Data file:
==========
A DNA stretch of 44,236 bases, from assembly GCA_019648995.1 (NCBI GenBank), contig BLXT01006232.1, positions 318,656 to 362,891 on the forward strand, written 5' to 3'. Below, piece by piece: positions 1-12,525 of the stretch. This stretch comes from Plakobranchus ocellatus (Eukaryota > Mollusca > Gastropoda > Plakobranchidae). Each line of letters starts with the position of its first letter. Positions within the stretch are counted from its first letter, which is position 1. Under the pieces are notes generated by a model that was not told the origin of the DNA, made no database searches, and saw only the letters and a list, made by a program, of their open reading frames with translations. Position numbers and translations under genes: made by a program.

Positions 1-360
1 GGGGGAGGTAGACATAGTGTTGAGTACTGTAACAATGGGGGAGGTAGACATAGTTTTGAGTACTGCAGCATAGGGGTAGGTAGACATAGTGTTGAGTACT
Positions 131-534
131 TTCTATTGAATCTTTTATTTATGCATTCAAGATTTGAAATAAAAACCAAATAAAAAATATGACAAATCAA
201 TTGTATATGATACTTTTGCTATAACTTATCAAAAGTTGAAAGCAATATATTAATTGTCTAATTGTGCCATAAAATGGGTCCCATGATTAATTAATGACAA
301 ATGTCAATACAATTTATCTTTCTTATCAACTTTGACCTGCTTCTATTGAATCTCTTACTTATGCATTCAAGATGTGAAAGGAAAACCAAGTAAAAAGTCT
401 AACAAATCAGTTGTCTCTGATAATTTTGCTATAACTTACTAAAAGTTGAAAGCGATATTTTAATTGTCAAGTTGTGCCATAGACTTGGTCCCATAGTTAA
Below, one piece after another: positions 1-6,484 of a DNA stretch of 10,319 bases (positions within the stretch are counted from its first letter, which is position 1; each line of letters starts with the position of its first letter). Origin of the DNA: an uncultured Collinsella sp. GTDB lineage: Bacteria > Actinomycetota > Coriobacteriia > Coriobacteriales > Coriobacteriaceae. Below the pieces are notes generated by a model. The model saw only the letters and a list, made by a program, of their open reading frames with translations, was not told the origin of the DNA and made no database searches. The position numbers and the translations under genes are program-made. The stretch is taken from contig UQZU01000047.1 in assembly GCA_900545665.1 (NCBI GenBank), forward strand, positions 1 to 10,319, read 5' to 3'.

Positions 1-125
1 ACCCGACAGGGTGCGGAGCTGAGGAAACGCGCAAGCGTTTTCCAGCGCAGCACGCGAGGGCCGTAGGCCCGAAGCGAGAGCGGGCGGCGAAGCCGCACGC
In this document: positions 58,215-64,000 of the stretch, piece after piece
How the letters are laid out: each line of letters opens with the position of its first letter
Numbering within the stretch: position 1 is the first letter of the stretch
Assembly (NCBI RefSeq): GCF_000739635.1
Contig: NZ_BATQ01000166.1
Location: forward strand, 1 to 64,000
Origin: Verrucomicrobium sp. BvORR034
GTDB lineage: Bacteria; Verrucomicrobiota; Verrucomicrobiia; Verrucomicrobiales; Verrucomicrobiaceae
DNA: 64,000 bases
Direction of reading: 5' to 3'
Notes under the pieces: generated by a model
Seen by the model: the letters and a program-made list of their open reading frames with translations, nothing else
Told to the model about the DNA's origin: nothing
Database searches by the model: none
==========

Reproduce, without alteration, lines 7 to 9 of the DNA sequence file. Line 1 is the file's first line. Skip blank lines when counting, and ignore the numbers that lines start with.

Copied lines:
301 ATGTCAATACAATTTATCTTTCTTATCAACTTTGACCTGCTTCTATTGAATCTCTTACTTATGCATTCAAGATGTGAAAGGAAAACCAAGTAAAAAGTCT
401 AACAAATCAGTTGTCTCTGATAATTTTGCTATAACTTACTAAAAGTTGAAAGCGATATTTTAATTGTCAAGTTGTGCCATAGACTTGGTCCCATAGTTAA
Below, one piece after another: positions 1-6,484 of a DNA stretch of 10,319 bases (positions within the stretch are counted from its first letter, which is position 1; each line of letters starts with the position of its first letter). Origin of the DNA: an uncultured Collinsella sp. GTDB lineage: Bacteria > Actinomycetota > Coriobacteriia > Coriobacteriales > Coriobacteriaceae. Below the pieces are notes generated by a model. The model saw only the letters and a list, made by a program, of their open reading frames with translations, was not told the origin of the DNA and made no database searches. The position numbers and the translations under genes are program-made. The stretch is taken from contig UQZU01000047.1 in assembly GCA_900545665.1 (NCBI GenBank), forward strand, positions 1 to 10,319, read 5' to 3'.